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Our bodies do so many things that we take for granted such as how our hearts pump and keep blood circulating throughout the body or how the brain has to send out signals throughout the body in order for any part of the body to work. Then there is food. We eat food and don’t ever think of what process the body has to go through to break down that food, absorb the nutrients, vitamins, minerals and then distribute the energy derived from the food. The food breakdown goes through a long process known as the digestive system.
The digestive system involves several different organs and glands. In simple terms, the digestive system is a long, twisting tube that runs from the mouth to the anus. This tube passes through other organs such as the stomach, the liver, the pancreas and the intestines.
Digestion – Beginning to End
The digestive process actually begins at the mouth where food and liquids are consumed. Chewing begins the process of breaking down the food into smaller particles. In addition, fluid in your mouth called saliva, which is produced by the salivary glands, contains an enzyme that begins to break down the starches in food into smaller molecules. Enzymes are proteins that speed up chemicals actions in the body to break down food.
After food is chewed it passes on to the esophagus. This is where the tube runs from the mouth to the stomach. The esophagus uses muscle movements, almost like a wave movement, to move the food down to the stomach.
From the esophagus the food enters into the stomach which is an organ much like an empty sack. In the stomach the food is churned around for 1 to 2 hours where it is further broken down by gastric acid. The food that is mixed with gastric acid is now called chyme.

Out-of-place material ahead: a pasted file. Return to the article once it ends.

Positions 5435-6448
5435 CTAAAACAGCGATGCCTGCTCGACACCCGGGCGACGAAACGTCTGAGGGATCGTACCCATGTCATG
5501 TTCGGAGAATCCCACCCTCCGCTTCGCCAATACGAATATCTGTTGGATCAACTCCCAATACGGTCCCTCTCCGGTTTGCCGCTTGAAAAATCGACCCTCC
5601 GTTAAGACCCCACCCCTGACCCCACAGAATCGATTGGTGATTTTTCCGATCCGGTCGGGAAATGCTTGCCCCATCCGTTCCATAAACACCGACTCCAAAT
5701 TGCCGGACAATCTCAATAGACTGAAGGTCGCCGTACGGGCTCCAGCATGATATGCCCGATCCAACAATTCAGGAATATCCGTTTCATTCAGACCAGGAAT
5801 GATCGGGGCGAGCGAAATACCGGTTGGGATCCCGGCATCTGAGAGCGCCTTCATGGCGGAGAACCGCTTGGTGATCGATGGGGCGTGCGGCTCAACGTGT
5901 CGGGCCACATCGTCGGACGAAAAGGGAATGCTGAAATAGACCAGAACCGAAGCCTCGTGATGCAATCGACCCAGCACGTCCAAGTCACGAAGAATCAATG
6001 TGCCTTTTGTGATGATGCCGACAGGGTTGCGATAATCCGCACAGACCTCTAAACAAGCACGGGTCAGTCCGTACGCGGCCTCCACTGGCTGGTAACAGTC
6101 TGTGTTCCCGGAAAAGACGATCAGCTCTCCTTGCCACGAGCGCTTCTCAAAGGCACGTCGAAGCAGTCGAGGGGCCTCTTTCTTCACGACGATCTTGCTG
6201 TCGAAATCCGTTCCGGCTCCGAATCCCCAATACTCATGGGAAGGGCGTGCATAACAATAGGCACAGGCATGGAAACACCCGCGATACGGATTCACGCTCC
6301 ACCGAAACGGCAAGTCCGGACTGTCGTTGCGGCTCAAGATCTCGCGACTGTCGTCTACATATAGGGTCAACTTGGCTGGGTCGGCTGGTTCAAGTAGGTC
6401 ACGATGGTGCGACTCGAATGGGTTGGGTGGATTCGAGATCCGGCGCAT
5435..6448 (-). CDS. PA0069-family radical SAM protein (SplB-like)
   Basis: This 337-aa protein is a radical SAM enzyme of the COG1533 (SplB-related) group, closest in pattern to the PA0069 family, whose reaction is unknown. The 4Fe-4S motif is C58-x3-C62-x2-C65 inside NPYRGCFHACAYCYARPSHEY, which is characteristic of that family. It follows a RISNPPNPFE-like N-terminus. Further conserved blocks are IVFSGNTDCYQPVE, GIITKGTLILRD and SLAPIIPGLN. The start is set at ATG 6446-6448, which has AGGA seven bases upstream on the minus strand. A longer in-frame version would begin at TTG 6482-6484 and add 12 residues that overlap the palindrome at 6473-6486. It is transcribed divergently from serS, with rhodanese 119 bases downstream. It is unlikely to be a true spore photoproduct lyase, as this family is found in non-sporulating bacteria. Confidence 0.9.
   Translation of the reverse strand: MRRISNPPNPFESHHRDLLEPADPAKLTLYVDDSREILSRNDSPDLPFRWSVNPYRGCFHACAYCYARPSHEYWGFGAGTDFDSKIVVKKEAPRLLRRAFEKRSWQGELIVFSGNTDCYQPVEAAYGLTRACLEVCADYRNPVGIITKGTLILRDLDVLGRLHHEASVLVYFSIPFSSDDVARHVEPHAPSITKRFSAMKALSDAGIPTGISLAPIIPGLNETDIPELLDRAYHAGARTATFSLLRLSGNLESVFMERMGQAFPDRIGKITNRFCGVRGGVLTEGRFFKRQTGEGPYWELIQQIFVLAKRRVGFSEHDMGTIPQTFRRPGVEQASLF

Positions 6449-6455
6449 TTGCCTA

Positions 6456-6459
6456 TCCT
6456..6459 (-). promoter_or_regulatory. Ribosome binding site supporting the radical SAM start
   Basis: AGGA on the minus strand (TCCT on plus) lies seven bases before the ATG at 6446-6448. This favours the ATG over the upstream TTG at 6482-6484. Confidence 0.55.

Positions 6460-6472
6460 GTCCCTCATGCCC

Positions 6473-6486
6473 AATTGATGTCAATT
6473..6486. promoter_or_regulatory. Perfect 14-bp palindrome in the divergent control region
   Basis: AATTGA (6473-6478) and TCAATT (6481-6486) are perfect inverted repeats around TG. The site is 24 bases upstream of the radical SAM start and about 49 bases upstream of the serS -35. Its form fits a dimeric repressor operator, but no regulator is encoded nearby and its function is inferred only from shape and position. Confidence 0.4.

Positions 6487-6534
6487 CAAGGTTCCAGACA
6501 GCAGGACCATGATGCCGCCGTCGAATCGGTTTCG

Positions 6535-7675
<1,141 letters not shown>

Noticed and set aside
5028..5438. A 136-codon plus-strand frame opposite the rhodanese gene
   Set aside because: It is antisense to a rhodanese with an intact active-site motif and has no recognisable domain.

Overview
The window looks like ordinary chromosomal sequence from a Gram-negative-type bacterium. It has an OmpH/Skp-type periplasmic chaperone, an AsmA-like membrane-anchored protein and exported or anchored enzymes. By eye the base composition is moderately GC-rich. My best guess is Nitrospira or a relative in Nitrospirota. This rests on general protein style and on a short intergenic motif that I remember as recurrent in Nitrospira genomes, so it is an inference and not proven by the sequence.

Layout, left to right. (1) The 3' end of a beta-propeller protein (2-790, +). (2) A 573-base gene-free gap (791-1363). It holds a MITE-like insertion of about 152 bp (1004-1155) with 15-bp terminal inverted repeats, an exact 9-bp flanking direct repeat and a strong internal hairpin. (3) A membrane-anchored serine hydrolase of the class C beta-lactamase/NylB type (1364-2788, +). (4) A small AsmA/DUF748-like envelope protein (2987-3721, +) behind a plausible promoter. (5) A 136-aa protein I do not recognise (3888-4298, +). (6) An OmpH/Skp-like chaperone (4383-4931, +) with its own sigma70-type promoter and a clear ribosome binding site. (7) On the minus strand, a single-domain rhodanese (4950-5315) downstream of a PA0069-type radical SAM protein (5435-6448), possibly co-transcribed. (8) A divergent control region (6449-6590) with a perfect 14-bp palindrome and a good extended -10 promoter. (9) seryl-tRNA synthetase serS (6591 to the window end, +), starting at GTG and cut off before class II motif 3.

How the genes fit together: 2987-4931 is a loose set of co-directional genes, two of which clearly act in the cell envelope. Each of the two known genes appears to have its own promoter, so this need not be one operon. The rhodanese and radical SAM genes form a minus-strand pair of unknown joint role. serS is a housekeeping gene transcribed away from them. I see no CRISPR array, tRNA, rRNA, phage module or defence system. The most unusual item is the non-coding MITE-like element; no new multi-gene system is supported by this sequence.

After being broken down in the stomach, the chyme then begins its journey through the intestines. The small intestine comes first and eventually the chyme makes its way into the larger intestine.
The first part of the small intestine is called the duodenum while the middle part of the small intestine is called the jejunum. Finally the chyme passes through the ileum which is the last section of the small intestine.
While passing through the small intestine, bile is produced in the liver and then it is stored in the gall bladder. Next, pancreatic enzymes from the pancreas, as well as other digestive enzymes that are produced in the lining of the small intestine continue to break chyme (food) down even further.
Finishing its journey through the small intestine, the broken down food now passes to the large intestine. The large intestine contains many different microbes. Microbes are bacteria that further help to break down food particles. While passing through the large intestine, water and electrolyte (various chemicals that include sodium) are removed from the food.
Like the small intestine, the large intestine also contains several different parts. The first part is called the cecum. (The appendix is connected to the cecum but the appendix does not take part in the digestive process.) The next part of the large intestine is known as the ascending colon. Following the ascending colon is the transverse colon which then twists back down to the opposite side of the body to the descending colon. Finally, the food passes to the sigmoid colon.
The now thoroughly broken down food is stored as wastes in the rectum and then removed from the body through the anus.
Depending upon the food, the entire digestive process in humans takes between 24 and 72 hours. So what you ate on Monday, could still be within you until Thursday. Now, does that make you think about the digestive process a little more closely?